Amos realized he had to play the role of a manager instead of a leader because the people he led had lost control of their situation. What I found through working with him was that he had a vision and a desire to empower those he led to produce that change the school so desperately needed. But in order to do so, he had to restore hope to those who had lost it. He had to make difficult decisions and take on much of the burden in order to prove to everybody that change could be made. It took him two years, but he was able to show them a bright future for the school. As I was preparing to complete my service and return to the US, he told me that there was so much more to be done. Now that order had begun to return to the school, the next step was to make sure others cared enough about maintaining it—students and teachers alike. Otherwise, everything he’d worked for would be for naught. His focus had shifted from being the manager the school needed to becoming the leader that it now leaded. He had a vision, he had inspired followers to have hope in his vision, and he was ready to do the leading he had wanted to do from the start. I left Liberia confident that Yarpah Town Public School was in good hands.
My time with Amos challenged my understanding of what made a true leader. I knew all the things commonly associated with being a leader: inspiring those around you, always considering them in your vision, and setting a new direction for people to follow. Yet, Amos managed to do this with an execution far different than what I could have anticipated: by playing the role of manager. He showed me firsthand that leaders are products of the contexts in which they find themselves. When hope is gone, leaders may sometimes have to act on their own until they can restore the hope in their followers. It is at this point that I can say that although he acted as a manager, Amos was a great leader.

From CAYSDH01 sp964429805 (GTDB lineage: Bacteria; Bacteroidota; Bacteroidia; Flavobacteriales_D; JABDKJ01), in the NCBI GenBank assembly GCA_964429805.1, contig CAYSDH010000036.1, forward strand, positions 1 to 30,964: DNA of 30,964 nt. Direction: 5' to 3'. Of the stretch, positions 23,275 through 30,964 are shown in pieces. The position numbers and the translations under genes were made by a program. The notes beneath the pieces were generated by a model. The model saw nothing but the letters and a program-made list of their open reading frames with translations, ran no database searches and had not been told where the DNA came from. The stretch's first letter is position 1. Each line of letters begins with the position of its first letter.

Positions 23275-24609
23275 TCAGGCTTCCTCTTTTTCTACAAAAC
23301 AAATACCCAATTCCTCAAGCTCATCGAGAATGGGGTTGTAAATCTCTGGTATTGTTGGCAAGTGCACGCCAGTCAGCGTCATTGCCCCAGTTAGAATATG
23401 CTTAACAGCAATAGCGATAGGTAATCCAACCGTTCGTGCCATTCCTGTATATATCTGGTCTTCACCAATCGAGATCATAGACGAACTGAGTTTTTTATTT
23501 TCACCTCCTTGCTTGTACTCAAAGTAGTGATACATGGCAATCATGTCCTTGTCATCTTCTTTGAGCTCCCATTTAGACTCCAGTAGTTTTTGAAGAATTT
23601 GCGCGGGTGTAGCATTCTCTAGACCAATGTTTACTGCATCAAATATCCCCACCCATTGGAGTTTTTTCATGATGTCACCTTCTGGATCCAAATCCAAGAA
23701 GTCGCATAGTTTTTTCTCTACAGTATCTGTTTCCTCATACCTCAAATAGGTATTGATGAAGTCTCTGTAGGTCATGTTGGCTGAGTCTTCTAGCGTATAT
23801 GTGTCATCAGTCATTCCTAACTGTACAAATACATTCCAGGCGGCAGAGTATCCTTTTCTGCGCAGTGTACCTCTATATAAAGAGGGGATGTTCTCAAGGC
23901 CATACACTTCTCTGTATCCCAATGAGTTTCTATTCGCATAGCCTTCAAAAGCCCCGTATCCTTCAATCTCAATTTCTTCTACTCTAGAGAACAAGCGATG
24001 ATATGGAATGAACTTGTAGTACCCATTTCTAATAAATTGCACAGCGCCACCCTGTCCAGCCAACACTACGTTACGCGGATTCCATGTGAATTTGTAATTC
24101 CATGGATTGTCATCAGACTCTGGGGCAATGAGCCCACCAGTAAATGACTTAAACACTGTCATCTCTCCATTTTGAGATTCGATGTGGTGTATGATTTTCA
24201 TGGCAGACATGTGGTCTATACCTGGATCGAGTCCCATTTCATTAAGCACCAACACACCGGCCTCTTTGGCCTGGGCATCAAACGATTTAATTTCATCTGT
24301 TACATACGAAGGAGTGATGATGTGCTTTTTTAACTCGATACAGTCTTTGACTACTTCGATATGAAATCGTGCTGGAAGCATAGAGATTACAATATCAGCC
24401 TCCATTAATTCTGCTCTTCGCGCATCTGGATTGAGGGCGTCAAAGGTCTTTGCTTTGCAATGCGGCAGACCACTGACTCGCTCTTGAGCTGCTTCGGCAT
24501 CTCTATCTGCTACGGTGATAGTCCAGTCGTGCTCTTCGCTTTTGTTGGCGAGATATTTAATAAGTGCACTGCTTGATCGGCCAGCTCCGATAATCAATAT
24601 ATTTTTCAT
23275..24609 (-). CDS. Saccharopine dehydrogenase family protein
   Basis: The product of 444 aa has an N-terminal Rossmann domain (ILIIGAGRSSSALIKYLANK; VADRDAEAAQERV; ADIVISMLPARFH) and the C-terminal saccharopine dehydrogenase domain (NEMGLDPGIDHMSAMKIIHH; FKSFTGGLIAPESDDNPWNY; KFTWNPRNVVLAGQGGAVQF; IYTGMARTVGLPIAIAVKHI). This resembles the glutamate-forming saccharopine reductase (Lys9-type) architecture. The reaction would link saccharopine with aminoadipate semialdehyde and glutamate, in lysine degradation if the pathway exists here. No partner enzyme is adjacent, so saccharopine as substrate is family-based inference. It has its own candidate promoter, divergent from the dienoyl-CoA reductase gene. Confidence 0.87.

As a Coptic Egyptian Christian who wants to work in mental health, I hope to follow Amos’s example while challenging the stigma that exists against mental health in my community. He taught me that to effect change in the face of enduring problems, sometimes I would have to do things on my own. While I would be nothing without those I hope to lead, I cannot spend time waiting for them to gain hope or understanding. The stigma against mental health has existed in my community for generations. So I hope to know when to distinguish between needing to be a managerial leader and a more hands-off one. I hope to be able to assess those steps that might be necessary for me to take. My goal is to be more decisive, to know when I will need to organize and delegate instead of simply inspiring those around me.
As my experience in Liberia taught me, it can be a luxury to think about change. People can be battling so much that revising broken systems might be the last thing on their minds. People in the Coptic community think about their families suffering religious persecution or where there next meal is coming from. They don’t think about things like building emotional intelligence or taking care of their minds. That’s why I hope to be more active in bringing such issues up in my community. And whether I am leading by management or leading by mobilization, I want to remember that true leadership always involves something much grander than the leader. As Amos used to always tell me, “I don’t do these things for my own benefit. I do them for the benefit of the entire community.” Thus, to properly lead, I want to get out of my own head and do everything I can for the good of those I lead.
For more information on the next scholarship period which will be for Fall 2021, please see our law firm’s scholarship page for updates within the next week. Congratulations again, Abram! May all your dreams come true.